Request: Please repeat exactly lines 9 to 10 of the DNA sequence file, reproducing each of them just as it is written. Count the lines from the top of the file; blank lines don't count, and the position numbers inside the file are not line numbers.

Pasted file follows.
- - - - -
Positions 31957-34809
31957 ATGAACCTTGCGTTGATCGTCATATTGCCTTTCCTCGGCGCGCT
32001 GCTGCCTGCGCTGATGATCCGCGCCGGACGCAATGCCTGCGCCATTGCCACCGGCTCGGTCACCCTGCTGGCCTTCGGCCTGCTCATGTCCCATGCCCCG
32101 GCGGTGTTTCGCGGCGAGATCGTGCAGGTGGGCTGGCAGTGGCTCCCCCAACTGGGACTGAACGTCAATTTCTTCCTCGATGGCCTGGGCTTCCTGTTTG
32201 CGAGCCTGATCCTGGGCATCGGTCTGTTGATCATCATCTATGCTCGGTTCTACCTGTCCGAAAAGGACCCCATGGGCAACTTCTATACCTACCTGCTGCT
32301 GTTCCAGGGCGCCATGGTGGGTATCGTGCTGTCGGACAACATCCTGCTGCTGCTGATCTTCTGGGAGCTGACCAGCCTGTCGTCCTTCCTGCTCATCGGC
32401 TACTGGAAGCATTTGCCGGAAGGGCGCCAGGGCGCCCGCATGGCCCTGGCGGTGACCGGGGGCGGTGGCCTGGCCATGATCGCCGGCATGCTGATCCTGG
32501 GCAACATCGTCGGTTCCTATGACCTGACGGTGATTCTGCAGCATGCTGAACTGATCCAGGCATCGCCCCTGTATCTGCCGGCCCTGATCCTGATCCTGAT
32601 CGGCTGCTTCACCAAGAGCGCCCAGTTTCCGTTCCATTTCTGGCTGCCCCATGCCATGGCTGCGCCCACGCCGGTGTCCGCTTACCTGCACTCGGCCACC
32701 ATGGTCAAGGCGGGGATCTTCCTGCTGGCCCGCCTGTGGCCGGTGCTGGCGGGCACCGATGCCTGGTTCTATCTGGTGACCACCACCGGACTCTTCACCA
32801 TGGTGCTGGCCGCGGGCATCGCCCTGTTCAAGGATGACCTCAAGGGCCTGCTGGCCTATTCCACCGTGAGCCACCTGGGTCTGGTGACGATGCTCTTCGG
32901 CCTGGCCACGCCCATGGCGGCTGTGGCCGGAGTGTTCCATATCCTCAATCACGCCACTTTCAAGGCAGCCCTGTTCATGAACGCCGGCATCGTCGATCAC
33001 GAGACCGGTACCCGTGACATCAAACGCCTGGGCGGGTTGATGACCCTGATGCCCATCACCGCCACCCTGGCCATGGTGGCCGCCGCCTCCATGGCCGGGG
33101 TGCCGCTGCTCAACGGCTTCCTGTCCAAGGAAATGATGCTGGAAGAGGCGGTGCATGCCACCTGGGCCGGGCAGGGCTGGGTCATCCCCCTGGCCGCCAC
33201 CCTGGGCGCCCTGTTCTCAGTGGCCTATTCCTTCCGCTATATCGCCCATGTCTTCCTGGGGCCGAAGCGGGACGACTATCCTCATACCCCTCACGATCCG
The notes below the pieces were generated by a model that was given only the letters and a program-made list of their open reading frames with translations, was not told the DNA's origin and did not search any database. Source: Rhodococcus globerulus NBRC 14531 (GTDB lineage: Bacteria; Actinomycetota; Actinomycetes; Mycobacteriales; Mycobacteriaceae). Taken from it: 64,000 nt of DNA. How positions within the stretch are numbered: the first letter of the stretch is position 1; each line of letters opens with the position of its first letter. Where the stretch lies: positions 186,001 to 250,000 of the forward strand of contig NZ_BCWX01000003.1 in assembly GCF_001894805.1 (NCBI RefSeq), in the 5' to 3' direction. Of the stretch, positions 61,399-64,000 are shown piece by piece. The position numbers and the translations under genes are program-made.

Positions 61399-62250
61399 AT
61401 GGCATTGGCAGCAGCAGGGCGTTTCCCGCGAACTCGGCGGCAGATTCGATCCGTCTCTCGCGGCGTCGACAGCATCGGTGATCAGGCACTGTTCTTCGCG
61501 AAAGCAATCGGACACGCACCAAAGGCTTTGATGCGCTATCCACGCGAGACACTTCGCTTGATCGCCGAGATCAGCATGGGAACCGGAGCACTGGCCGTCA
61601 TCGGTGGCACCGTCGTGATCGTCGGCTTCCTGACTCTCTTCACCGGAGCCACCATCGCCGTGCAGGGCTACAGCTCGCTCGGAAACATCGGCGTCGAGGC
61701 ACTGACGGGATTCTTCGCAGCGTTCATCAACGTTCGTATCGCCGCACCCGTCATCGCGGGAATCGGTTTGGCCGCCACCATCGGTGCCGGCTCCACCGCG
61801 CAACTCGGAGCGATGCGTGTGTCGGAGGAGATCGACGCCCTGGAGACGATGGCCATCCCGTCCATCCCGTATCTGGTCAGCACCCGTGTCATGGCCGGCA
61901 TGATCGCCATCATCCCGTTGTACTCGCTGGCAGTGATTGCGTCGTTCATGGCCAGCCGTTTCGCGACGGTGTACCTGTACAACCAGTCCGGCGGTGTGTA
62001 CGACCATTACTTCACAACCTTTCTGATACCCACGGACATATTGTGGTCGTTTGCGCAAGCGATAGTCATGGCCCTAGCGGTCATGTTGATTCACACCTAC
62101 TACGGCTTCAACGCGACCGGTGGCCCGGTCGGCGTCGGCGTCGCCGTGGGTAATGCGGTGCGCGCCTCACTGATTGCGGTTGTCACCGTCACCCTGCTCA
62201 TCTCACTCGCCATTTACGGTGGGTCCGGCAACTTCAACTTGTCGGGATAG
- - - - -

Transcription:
32601 CGGCTGCTTCACCAAGAGCGCCCAGTTTCCGTTCCATTTCTGGCTGCCCCATGCCATGGCTGCGCCCACGCCGGTGTCCGCTTACCTGCACTCGGCCACC
32701 ATGGTCAAGGCGGGGATCTTCCTGCTGGCCCGCCTGTGGCCGGTGCTGGCGGGCACCGATGCCTGGTTCTATCTGGTGACCACCACCGGACTCTTCACCA